So, critical coverage of dumb behavior typically gets results. Maybe not always the results you want! But there were a number of high profile instances in the last several years (for instance, Biden’s refugee limitations were low, then raised after outcry; Trump scrapped his own family separation policy because it stank to high heaven and people said so).

A question for you:
At this point, do you think we’ll ever see Wheeler call in to a Council meeting while driving?

I strongly doubt we will. Wheeler touched the stove burner, and will probably not do it again, however briefly and seemingly consequence-free that experience may ultimately be.

cmh89
cmh89
11 months ago

Elected officials are employees but they don’t actually need follow administrative rules because they can’t be removed by the City. Back in the day, there was a Lane County Commissioner that use to bring a gun to work everyday and the county couldn’t do anything about it.

Granpa
Granpa
11 months ago

Let the mighty and righteous hammer of Portland’s law enforcement smite the offending scofflaw. Oh, wait, Portland doesn’t do enforcement.
Another scoundrel escapes justice /s

Bill Stites
11 months ago

It’s bad enough endangering fellow citizens, but to have a young child in the car?? Truly unacceptable from the top Portland official. What was he thinking? Couldn’t pull over?
The amount of drivers’ eyes-down I see out there is outrageous, and super dangerous. Just because a lot of people do it, doesn’t make it any less dangerous.

Some folks think this is a ‘petty’ violation, which really shows how numb we’ve become to obvious distractions. We still believe we can multitask these situations.
Even if you write off this incident as petty, it is indicative of underlying attitudes and care – or lack thereof.

Stay strong Jonathan, your calling out of the truth is appreciated.

Vans
Vans
11 months ago

So what about the other 5 city council members, employees, cohorts, whatever?

Sitting quiet through all that then and now is no better of a look either IMO.

Of course they are beholden to the Mayor so…

Nate
Nate
11 months ago

This is what time is being spent on here? How is this at all productive for the broader cause?

This looks a lot more like a political vendetta than a worthy news item on an important advocacy site. Disappointing.

Charley
Charley
11 months ago
Reply to  Nate

I think the time here is spent on reinforcing social stigma against a dangerous behavior: distracted driving.
I think this is productive because social stigma can influence behavior; when people reduce dangerous behaviors, the world becomes a safer place. Maybe you have a different set of ethical obligations, but I think making the world safer for people is a good idea.

Coverage of politicians is inherently newsworthy, because a politician’s job is to determine the laws under which we live, and their behaviors are often models for citizen behavior (or anti-models, in this case). Bike Portland also often covers individual local politicians when they ride bikes, or when they make transportation policy proposals.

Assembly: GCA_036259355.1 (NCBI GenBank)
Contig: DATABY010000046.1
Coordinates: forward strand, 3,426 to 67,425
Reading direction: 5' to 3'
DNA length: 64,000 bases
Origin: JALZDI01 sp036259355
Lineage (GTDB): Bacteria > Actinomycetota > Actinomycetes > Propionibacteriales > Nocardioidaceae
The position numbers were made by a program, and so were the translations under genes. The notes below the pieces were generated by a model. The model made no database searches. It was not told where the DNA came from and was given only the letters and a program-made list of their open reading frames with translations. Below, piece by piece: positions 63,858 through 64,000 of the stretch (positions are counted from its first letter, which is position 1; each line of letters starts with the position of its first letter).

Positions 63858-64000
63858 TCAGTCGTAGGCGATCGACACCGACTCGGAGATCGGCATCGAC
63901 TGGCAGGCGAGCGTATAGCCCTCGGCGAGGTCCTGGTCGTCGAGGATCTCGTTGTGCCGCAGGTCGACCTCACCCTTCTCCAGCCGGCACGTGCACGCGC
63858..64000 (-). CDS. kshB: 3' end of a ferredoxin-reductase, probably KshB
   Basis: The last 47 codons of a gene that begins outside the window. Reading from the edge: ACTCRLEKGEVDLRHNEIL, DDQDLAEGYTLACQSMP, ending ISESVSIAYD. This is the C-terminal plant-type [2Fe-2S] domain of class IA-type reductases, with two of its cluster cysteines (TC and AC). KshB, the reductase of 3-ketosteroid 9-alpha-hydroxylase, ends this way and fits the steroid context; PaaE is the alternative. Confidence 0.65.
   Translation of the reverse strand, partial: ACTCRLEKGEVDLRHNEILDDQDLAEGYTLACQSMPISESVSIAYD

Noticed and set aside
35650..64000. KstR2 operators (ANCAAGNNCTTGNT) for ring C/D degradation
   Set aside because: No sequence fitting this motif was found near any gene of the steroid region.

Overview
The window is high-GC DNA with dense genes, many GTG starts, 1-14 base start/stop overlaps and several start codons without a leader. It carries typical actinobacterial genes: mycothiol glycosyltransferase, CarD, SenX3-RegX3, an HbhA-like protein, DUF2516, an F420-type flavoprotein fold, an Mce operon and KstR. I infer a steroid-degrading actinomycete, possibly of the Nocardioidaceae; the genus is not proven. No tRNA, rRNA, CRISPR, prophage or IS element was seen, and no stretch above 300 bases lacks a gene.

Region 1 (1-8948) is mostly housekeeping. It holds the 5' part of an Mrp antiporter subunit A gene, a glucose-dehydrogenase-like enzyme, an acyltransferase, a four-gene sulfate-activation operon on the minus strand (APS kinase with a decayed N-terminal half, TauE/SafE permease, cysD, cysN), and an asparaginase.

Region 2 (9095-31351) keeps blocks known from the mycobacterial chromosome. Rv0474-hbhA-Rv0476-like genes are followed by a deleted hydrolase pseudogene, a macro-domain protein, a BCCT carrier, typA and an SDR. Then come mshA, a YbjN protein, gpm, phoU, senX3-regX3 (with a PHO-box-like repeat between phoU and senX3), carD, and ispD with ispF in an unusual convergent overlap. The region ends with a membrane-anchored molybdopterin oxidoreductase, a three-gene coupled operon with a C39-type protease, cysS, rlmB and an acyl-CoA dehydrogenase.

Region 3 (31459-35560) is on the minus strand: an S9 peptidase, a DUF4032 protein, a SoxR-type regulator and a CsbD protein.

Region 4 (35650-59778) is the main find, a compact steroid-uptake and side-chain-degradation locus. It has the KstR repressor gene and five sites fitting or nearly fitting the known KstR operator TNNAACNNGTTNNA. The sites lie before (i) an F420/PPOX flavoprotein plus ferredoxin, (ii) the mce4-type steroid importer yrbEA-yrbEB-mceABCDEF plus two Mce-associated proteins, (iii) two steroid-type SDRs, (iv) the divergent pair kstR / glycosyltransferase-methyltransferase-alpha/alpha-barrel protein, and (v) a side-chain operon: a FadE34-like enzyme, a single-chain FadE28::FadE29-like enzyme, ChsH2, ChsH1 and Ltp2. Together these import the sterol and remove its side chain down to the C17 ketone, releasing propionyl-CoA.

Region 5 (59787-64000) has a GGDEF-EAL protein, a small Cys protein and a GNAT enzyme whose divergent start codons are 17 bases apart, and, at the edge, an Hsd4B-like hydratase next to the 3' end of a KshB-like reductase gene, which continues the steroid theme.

JM may or may not have a vendetta against Wheeler, but these two articles, which mostly state obvious facts, wouldn’t be sufficient to prove it!

caleb
caleb
11 months ago
Reply to  Charley

Thank you for your effort, Charley.

joan
11 months ago

Would you all want to ride your bike next to someone driving while on a video call? Would you want that person driving next to your kid on a bike?

Driving while using your phone is incredibly dangerous, and traffic violence has been increasing at a dramatic and terrible rate — in large part because of terrible behavior by people driving cars.

The mayor isn’t exempt, ethically or legally, from city rules. In fact, the mayor has the highest obligation to follow the rules that he oversees for the entire City of Portland workforce. With his behavior, he’s telling City employees that either this rule isn’t important, or that he’s above them. It’s startling hypocrisy. The City didn’t make those rules because they’re convenient, but to protect the City and and its residents from dangerous behavior like this.

As folks on bikes, we see these behaviors, and we rage because we know it’s putting us in danger. It’s just as dangerous when the mayor does it, and I’m astounded anyone would make excuses for that. That’s the sort of double standard that makes us think we can use our phones we we’re driving because it’s the other people who are dangerous.

Denise Engle
Denise Engle
11 months ago

This is an article published for the public?! Seriously?
This is something that, if you absolutely HAVE to bring
it up at all, should have been handled by a quiet word in the
Mayor’s ear. Let him modify the impression himself that Portland has now been
given carte blanche to swing from the chandeliers if he will. I’m sure
anyone that saw this poor role modeling is just chafing at the bit to get on the road and post Tik Tok videos, host a group chat on messenger or oh my stars Zoom!
This is excruciatingly sophomoric.

qqq
qqq
11 months ago
Reply to  Denise Engle

I appreciate the article. This isn’t a private citizen talking privately on his phone in his car, it’s the mayor during a public meeting.

Even if there were no safety issue, I’m glad the mayor is being called out for being out driving during a City Council meeting, instead of giving the meeting the attention he’s being paid to give.

It’s not just that Wheeler is so unenlightened that he doesn’t see the problem with doing two things at once which both demand his full attention. It’s that he’s so oblivious to the fact that that behavior is poor that he felt comfortable doing it publicly on camera while on the job.

eawriste
eawriste
11 months ago
Reply to  Denise Engle

“Let him modify the impression himself that Portland has now been given carte blanche to swimg from the chandeliers if he will.”

Someone… please… please turn this into a Tik Tok video. Is Racter back generating poetry for us?

jered l bogli
jered l bogli
11 months ago

meh. Turn off the video. Nobody likes that angle.